How does one person keep track of so many actors at once? "It's difficult when there are a lot of people in a scene," she acknowledges. "That's why you need them to take a certain responsibility for themselves as well, because you can only watch one person at a time. So I just look around, and I make a map as to where everyone is, where the camera's set up, so that I know all the different angles, and I know the screen directions off the master, so the shots will all connect with each other. I'm here as sort of a safety net. If we do get a little off track then we can bring them back and get them looking in the correct direction." The camera operator also makes a mental note of the movements as he works, so together they keep the scenes consistent. "When it's really really complicated, with a lot of important things to see, I often assign different people tasks. Like, tell me when this happens, tell me exactly the moment that this happens in the dialogue. They're assigned to watch, and tell me if he does this or that. If I'm roaming or looking at everybody, I miss things, and I know that certain things you can't miss. It's a lot like doing a puzzle, and making sure all the pieces will fit later."
Multi-tasking is also an important prerequisite of the job. In addition to monitoring the movements of several people at once, Candice also keeps track of the dialogue. Her earpiece, linked to the sound cart, lets her hear all the dialogue clearly. "It's important that I make sure that they don't fluff their lines, or miss lines. So I know exactly what they're saying." If an actor forgets a line, she feeds the line from the script, and often in scenes that call for one-sided dialogue, for example a conversation by telephone or radio, Candice provides the other half of the conversation for the actor to respond to. She supports the camera team as well by recording the technical information from the camera assistants that may be used later by a director or editor or visual effects artist to enhance or reproduce a scene. "Camera assistants give me technical information for the record. I keep it as a courtesy. This is a very minor portion of the job. In the States, actually, the camera assistants keep this information themselves, but up here they pass it off to us."
It is a challenge being a single-person department in such a specialized field. Although there are courses nowadays to train for the necessary skills, when Candice began, she trained as an apprentice, working with film students and gradually moving to bigger projects. "You just have to jump in and do it, and get your feet wet on small projects," she smiles. She has been doing it a long time, and still enjoys the challenge of the work, and especially the caliber of the people she works with. Like Jan Newman and Dan Shea and Bill Mizel, and many others on the Stargate set, Candice is a veteran of MacGyver, and she's delighted to still be working in such a familial environment.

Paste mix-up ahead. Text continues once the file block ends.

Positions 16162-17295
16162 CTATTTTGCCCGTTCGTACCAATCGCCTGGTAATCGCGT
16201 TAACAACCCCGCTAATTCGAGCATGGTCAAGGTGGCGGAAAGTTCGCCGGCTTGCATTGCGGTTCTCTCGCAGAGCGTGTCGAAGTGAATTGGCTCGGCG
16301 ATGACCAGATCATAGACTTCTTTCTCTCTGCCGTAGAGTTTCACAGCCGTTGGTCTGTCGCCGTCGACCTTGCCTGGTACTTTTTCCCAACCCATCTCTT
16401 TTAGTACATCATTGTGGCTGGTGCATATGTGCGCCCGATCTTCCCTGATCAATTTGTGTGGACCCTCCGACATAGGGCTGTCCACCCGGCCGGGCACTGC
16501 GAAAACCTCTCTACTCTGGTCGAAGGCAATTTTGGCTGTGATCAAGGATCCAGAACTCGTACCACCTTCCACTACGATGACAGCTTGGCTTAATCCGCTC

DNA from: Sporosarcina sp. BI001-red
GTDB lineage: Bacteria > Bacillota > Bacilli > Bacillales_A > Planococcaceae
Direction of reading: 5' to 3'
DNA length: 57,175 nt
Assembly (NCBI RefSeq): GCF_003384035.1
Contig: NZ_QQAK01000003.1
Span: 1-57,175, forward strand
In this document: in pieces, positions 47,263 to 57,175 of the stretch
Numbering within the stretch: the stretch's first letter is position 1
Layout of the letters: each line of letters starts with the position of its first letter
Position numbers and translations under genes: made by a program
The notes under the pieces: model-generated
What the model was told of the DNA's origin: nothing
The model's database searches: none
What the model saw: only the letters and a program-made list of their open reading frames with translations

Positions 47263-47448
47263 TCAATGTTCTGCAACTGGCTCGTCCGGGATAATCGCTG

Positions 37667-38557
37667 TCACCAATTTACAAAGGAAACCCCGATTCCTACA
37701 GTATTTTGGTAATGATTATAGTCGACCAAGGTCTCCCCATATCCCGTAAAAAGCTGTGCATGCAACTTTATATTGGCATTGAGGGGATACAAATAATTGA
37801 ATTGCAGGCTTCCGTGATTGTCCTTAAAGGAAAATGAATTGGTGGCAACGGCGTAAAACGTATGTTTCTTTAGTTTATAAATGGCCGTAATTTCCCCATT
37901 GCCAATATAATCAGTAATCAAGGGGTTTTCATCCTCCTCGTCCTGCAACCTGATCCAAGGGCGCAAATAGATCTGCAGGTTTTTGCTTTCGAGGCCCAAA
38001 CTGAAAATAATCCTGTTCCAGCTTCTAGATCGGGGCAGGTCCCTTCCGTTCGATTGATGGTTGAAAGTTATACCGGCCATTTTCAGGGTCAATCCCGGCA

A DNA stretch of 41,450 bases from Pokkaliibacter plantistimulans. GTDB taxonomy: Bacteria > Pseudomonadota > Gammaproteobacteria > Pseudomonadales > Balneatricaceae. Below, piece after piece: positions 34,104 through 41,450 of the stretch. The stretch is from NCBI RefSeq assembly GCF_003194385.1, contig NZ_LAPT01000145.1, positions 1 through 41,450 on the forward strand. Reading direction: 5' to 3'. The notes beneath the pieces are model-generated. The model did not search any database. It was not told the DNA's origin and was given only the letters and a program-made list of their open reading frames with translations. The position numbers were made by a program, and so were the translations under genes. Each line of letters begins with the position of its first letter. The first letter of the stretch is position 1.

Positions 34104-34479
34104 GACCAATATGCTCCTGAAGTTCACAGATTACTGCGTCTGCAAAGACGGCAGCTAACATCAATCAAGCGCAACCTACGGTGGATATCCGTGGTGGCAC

Scene 46 marks the first appearance of the day for Major Davis, and Colin Cunningham has arrived on the set. He has truly enjoyed the evolution of his character from a small appearance in second season's A Matter of Time to status as a recurring guest. Originally he had no idea that Major Davis would return. "In fact," he recalls, "I'd auditioned for the show, it feels like at least twenty times, and I could not get arrested! I mean, I auditioned for the pilot. I had originally auditioned for Daniel Jackson way way way back when. There's a lot of recurring characters, a lot of times they ask people back, but I had no intention or expectation whatsoever of being invited back. I just remember thinking I'm going to go in there, I'm going to do the best job that I can, and that'll be that, you know? And I was actually surprised to get called back, and each time, in fact even to this day, I'm always surprised when I'm called back. It's awesome, you know, I get to go back to Stargate. But I can't believe I've done as many as I have over as many years that I've been a part of it all. So it's been wonderful, it really has. I definitely have to thank Michael Greenburg and Brad and John and all those guys. I mean, they're the ones that are behind it." His multiple appearances have given him the opportunity to create a character with depth beyond the typical military stereotype. "I remember the first day, on that first episode, I thought, I don't want to play another file-carrying Pentagon official that's the hard-ass and the pain in the ass and not sympathetic. So I thought, I'm going to try and do it a little bit differently, maybe a guy that's got a job to do, but is more sympathetic to what's actually happening on the floor, so to speak. I try to interject a little bit of a human element instead of being so cold, and by the book and stuff. At least that way I could, maybe, bring a little bit more depth to the character, I suppose."